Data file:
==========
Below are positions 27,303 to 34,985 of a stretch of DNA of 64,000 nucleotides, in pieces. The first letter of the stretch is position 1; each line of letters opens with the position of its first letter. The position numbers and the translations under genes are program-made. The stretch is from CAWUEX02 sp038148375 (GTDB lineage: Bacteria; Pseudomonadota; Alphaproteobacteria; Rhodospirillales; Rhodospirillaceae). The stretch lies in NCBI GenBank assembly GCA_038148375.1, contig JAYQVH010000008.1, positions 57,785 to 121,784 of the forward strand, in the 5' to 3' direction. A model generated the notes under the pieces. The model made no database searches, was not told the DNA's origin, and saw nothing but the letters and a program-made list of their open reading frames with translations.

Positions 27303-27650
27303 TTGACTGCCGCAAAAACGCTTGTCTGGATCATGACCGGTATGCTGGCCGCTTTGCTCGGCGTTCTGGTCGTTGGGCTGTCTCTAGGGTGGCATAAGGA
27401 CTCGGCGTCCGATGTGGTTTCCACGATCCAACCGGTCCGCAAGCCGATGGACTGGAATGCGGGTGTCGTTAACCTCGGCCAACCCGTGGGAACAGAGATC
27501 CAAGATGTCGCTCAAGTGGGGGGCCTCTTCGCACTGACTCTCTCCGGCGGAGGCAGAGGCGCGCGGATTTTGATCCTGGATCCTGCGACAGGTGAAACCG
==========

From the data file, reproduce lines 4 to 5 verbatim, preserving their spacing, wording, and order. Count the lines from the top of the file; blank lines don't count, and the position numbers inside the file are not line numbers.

27401 CTCGGCGTCCGATGTGGTTTCCACGATCCAACCGGTCCGCAAGCCGATGGACTGGAATGCGGGTGTCGTTAACCTCGGCCAACCCGTGGGAACAGAGATC
27501 CAAGATGTCGCTCAAGTGGGGGGCCTCTTCGCACTGACTCTCTCCGGCGGAGGCAGAGGCGCGCGGATTTTGATCCTGGATCCTGCGACAGGTGAAACCG